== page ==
Two players with strong hands will often raise each other's bets repeatedly, until one of them calls the other, upon which the hands are shown and the stronger wins. The complete hands of the caller and the called must be shown. The common practice of throwing away unshown, for purposes of concealment, a losing hand that has called is illegal. No player who is not called is obliged to show his hand, so that the company is often in doubt whether or not the winner has bluffed. When two hands are of exactly equal value the pool is divided.

The game is often varied by a player going blind, i.e. raising the ante before the deal. Another variation is straddling the blind. This is done by the player sitting next the age, who puts up twice the amount of the blind with the words " I straddle." This has the effect of doubling the stake, as every player must then pay twice the amount of the straddle (instead of the blind) in order to play. The straddle may be straddled again in its turn if the aggregate amount does not pass the limit. The straddle does not carry with it the privilege of betting last, but merely raises the amount of the stake.

The regular Draw-Poker game is usually varied by occasional Jack-Pots, which are played once in so many deals, or when all have refused to play, or when the player deals who holds the buck, a marker placed in the pool with every jack-pot. In a jack-pot each player puts up an equal stake and receives a hand. The pot must then be opened by a player holding a hand of the value of a pair of knaves (jacks) or better. If no player holds so valuable a hand the deal passes and each player adds a small sum to the pot or pool. When the pot is opened the opener does so by putting up any sum he chooses, within the limit, and his companions must pay in the same amount or " drop." They also possess the right to raise the opener. The new cards called for are then dealt and the opener starts the betting, the play proceeding as in the regular game. If Progressive Jack-Pots are played, the minimum value of the opening hand is raised one degree every deal in which the pot is not opened. Thus the opening hand must in the first deal be at least a pair of knaves; but if the pot is not opened the minimum for the second deal is a pair of queens, for the third a pair of kings, etc. Jack-Pots were introduced about 1870.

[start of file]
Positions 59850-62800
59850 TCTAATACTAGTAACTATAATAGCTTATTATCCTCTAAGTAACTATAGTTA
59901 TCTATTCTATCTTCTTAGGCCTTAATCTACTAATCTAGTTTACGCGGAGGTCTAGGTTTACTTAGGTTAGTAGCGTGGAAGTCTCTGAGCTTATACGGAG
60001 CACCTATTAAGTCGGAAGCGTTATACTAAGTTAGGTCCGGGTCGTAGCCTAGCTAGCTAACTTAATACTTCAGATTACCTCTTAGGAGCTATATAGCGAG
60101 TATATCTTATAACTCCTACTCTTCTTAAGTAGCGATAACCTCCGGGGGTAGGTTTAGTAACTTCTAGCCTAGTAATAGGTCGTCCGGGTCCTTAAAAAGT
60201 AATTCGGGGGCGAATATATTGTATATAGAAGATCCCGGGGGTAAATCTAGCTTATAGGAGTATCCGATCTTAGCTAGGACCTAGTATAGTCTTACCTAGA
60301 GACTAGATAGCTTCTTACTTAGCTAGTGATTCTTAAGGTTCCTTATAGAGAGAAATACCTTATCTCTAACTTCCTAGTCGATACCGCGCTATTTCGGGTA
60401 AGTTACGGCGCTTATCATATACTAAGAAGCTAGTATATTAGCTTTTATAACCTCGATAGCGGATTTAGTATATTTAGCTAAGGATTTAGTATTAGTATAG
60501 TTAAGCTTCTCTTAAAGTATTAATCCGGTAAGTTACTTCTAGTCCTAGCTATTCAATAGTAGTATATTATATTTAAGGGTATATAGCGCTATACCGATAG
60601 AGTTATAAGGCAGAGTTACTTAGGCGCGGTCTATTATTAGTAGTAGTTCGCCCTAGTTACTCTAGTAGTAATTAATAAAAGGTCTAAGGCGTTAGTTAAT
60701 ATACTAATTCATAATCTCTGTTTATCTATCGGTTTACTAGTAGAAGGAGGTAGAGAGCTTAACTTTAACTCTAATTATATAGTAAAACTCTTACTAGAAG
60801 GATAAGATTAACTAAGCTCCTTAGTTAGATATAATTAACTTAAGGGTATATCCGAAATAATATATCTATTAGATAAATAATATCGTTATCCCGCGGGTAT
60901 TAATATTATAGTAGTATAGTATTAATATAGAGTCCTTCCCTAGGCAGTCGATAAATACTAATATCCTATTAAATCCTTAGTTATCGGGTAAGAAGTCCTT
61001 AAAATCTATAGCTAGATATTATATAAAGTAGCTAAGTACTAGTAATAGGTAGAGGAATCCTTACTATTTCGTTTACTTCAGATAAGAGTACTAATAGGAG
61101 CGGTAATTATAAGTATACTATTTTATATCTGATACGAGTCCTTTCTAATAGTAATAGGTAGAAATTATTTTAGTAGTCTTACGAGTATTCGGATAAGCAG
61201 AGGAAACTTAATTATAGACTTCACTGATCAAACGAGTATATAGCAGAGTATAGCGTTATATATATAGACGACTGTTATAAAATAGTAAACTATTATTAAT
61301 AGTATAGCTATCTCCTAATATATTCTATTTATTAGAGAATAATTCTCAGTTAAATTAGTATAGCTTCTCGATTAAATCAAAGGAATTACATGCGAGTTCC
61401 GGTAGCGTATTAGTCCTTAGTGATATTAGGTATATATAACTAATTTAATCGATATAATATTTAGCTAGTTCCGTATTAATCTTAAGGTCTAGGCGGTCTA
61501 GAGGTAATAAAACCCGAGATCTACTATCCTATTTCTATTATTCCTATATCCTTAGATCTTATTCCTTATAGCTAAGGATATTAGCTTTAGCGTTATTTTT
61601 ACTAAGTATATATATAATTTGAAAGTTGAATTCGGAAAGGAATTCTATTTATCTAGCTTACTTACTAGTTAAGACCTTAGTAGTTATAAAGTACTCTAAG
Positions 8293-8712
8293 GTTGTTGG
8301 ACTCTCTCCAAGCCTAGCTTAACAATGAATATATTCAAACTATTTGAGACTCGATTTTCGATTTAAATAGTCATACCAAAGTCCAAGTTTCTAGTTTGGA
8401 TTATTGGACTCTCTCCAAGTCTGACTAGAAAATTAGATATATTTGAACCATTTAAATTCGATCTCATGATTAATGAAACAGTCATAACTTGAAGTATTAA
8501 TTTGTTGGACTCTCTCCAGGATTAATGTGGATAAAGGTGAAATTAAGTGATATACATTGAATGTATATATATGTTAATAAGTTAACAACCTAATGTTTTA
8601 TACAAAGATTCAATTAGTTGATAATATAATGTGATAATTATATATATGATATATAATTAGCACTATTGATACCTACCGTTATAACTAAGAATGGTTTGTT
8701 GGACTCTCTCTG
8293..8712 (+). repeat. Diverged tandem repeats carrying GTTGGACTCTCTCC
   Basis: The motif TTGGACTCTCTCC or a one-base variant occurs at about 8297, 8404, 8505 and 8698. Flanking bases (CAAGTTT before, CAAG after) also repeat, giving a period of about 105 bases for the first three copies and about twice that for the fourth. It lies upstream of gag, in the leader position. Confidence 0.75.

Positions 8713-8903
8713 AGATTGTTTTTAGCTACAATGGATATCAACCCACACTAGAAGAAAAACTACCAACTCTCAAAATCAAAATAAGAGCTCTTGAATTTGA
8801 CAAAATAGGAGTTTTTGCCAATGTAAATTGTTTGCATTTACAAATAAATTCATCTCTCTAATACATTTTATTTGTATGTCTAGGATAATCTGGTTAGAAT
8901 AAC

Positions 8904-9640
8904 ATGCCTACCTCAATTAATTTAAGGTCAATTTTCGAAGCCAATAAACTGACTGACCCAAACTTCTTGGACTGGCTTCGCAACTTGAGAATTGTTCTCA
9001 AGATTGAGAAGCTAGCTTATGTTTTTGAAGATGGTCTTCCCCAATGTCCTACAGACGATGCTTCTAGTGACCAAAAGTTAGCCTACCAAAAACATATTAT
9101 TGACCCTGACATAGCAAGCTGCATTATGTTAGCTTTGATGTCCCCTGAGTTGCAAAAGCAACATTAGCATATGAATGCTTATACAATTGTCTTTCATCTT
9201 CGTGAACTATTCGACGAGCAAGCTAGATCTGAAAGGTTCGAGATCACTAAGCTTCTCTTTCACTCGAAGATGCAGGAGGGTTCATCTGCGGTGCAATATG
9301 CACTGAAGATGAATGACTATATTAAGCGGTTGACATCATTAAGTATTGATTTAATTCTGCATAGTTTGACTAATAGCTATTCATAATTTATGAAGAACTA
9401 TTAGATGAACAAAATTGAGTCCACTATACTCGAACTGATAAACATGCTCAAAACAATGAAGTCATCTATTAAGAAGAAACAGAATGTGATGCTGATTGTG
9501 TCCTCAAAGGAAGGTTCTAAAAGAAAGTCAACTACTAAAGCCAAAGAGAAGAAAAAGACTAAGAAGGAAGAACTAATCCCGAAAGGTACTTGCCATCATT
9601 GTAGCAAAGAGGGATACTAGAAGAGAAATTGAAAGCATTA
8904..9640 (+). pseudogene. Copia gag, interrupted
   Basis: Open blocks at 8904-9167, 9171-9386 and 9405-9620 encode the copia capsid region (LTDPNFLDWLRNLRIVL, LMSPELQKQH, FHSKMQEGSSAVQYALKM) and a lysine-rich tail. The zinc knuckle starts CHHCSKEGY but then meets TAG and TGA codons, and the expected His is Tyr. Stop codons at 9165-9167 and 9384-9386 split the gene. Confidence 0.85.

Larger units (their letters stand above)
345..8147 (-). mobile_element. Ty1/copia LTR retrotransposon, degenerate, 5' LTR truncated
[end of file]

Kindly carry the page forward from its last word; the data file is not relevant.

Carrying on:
Straight Poker, or Bluff, is played without drawing extra cards. It was the only variety of the game played, although 52 cards are now used instead of 20, as formerly. The first dealer is provided with a marker called a buck, and having, before dealing, put up the antes of all the players, passes the buck to the next dealer, who must in his turn ante for all when he deals. The rules for betting, raising, etc., are the same as at DrawPoker. The hands, of course, average smaller.

Stud-Poker is played like Draw-Poker, except that there is no draw and, in dealing, the first card only is dealt face down, the rest being exposed. Each player in turn looks at his turned card and makes his bet or raise. A common variation of StudPoker consists in stopping the deal after two cards, one face up and the other face down, have been dealt, and betting on those two cards. A third card is then dealt and betting again takes place, the process being repeated after the fourth and fifth cards have been dealt, the value of the different hands changing with each added card. A player failing to " stand " any raise must retire from that pot.

Whiskey-Poker is also played without a draw. An extra hand, called the widow, is dealt to the table face down. The first bettor then examines his hand and has the option of taking up the widow and placing his own hand on the table face up in its place, or of passing and allowing the following players in turn the choice. After an exposed hand has been laid on the table in place of the widow the next player may either take up one card from the new widow replacing it with one from his own hand, or he may exchange his entire hand for the widow, or he may knock on the table. If he knocks every other player in turn may exchange one card or his whole hand, and the betting then begins, or there may be an agreement that the best hand wins from all the rest, or that the poorest hand pays a chip to the pool.